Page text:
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I am grading a bunch of student assignments.

They are designing their own dynamic array data type. I am looking for a good way to test to make sure that they malloc the correct amount of memory for an array when re-sizing.

Other than inspecting the code is there some way to easily test the amount of memory created by a malloc call? They are supposed to keep track of the capacity but I need to test that they are doing so correctly.

I would also like it if the test didn't end in a segfault if they did not allocate enough memory so that I could continue running other tests.

Thanks!

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3  
Provide your own implementation of malloc and have them link against that? Or run their code through valgrind? –  jamesdlin Jul 7 '11 at 22:24
    
I'm not sure what you're asking. Do you want to put in a line of code into each student's assignment so that it checks whether or not it's been correctly malloc'd? –  Chris Gregg Jul 7 '11 at 22:24
2  
    
I was writing a program that would call functions from their library and compare it to a known correct implementation. And it is easy enough to test the contents of the array this way, but I was unsure how to actually test the memory allocation aspects. –  Justin Jul 7 '11 at 22:41

2 Answers 2

up vote 4 down vote accepted

You can provide your own version of malloc(), calloc(), realloc(), and free() for your tests by re-defining the standard function names.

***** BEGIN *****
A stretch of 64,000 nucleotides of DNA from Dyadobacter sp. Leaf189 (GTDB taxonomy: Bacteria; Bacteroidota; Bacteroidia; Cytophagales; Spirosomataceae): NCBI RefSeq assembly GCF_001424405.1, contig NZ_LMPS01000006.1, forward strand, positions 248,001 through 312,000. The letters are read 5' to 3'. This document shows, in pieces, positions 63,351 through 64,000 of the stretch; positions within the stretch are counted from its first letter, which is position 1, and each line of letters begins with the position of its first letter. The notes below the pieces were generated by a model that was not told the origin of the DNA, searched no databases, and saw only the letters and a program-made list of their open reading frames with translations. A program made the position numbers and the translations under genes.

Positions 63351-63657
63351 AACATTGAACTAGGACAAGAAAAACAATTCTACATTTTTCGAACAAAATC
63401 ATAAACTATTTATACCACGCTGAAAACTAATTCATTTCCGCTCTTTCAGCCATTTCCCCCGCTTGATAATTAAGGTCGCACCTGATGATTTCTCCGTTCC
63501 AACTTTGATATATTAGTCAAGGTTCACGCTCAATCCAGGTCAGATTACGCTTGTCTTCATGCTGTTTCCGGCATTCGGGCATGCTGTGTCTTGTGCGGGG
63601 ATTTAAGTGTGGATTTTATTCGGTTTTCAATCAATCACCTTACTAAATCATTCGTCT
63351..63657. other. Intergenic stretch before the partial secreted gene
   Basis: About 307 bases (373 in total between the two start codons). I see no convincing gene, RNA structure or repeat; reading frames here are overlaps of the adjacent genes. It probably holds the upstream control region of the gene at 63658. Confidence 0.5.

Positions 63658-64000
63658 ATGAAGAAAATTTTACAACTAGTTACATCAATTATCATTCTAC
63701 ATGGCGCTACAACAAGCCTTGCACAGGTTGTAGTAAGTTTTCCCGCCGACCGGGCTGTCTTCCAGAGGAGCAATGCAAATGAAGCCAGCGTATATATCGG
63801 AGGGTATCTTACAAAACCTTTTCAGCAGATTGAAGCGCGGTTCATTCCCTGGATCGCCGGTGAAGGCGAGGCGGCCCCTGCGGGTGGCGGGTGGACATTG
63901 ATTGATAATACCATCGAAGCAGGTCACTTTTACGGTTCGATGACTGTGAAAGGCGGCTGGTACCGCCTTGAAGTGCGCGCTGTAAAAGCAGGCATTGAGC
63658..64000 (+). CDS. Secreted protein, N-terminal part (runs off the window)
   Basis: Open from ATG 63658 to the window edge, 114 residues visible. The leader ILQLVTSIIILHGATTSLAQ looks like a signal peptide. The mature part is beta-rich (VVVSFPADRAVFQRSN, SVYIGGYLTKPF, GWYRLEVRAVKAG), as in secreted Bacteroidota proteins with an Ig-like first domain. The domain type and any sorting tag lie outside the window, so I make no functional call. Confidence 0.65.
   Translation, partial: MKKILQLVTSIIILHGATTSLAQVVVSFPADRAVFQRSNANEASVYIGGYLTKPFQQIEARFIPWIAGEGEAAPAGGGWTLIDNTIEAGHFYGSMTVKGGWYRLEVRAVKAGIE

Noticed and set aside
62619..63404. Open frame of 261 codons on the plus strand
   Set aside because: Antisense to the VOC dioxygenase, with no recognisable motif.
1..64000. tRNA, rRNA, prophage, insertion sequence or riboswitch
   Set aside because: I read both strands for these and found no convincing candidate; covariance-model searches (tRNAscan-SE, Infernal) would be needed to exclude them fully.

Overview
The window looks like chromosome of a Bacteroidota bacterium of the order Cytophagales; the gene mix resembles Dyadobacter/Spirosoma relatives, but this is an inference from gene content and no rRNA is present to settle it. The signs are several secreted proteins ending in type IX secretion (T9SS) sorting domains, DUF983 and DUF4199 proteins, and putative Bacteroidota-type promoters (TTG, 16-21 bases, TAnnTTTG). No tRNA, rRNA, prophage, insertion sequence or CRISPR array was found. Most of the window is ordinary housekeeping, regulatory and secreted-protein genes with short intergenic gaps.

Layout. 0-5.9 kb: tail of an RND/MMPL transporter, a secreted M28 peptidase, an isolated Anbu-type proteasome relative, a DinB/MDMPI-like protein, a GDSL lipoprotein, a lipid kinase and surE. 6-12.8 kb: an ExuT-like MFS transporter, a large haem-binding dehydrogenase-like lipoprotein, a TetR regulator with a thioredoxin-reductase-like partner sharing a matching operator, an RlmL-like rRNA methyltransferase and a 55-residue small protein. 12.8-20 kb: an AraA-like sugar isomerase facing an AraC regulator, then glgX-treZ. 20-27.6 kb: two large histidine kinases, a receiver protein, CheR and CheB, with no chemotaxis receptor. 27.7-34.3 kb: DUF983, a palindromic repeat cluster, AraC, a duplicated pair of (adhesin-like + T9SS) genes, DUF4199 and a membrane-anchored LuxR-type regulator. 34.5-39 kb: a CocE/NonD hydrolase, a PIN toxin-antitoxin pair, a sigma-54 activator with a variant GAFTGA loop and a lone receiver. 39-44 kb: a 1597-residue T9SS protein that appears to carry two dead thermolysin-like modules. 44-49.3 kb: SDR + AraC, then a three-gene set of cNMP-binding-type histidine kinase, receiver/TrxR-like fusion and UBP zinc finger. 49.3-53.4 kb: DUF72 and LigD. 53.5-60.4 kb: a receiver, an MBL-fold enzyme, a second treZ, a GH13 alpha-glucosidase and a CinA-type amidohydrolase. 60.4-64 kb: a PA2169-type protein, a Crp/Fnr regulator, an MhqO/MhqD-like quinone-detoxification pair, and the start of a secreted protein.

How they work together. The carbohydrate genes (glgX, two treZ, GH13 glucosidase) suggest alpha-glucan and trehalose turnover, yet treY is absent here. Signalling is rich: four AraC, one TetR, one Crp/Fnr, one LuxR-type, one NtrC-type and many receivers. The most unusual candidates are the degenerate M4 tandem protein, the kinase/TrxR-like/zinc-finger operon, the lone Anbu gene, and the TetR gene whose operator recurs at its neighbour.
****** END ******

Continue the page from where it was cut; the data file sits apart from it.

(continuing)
With gcc, I'd create an object file with the replacement functions

gcc -c myfunctions.c -omyfunctions.o

and compile the test files with a redefiniton and link to the replacement

gcc myfunctions.o -Dmalloc=mymalloc -Dcalloc=mycalloc -Drealloc=myrealloc -Dfree=myfree testfile.c

instead of what the students use

gcc testfile.c

The implementation of the my*() functions shouldn't be too difficult. Basically they check the parameters and call the original functions.

/* myfunctions.c */
#include <stdlib.h>
void *mymalloc(size_t s) {
    /* test s */
    return malloc(s);
}
void *mycalloc(size_t n, size_t s) {
    /* test n and s */
    return calloc(n, s);
}
void *myrealloc(void *p, size_t s) {
    /* test p and s */
    return realloc(p, s);
}
void myfree(void *p) {
    /* test p */
    free(p);
}
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Simplest way to do it, and if the students manage to write code that stops this working, they're probably doing something else wrong. With the arguable exception that it'd be reasonable for them to call some function of their own mymalloc, so maybe stick a pseudo-random string in the name, or use a reserved name like __mymalloc that you just so happen to know your implementation doesn't use for anything. –  Steve Jessop Jul 7 '11 at 22:32
    
Apparently one has to define the macros first and undefine them next: I couldn't manage to correctly compile a test without the -U option –  pmg Jul 7 '11 at 22:44
    
Oh, didn't think of that. Mentally I think I compiled myfunctions.c separately anyway, rather than once per student. –  Steve Jessop Jul 7 '11 at 22:54
    
With further testing I couldn't manage all of it with a single compilation: answer edited again –  pmg Jul 7 '11 at 23:03
    
But... how will these wrappers know what the size should be? In my opinion, that's the tricky part (or am I missing something?). –  Michael Burr Jul 8 '11 at 1:02

I think the problems you are expecting should be caught by running the students' programs in Valgrind. That's a good idea anyway as it might also catch other unwanted issues, e.g. out-of-bounds accesses.

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+1: IMHO, this is the right answer. Rather than trying to wrap malloc to expect specific input conditions, simply use an existing tool to confirm that no illegal memory accesses occur. –  Oliver Charlesworth Jul 8 '11 at 0:45
    
@Oli: tbh I think to be thorough you should mock malloc and use valgrind. There are errors that valgrind will miss but the mock could test, such as the student always using the same sized buffer that happens to be be big enough for all the test cases :-) –  Steve Jessop Jul 8 '11 at 8:42

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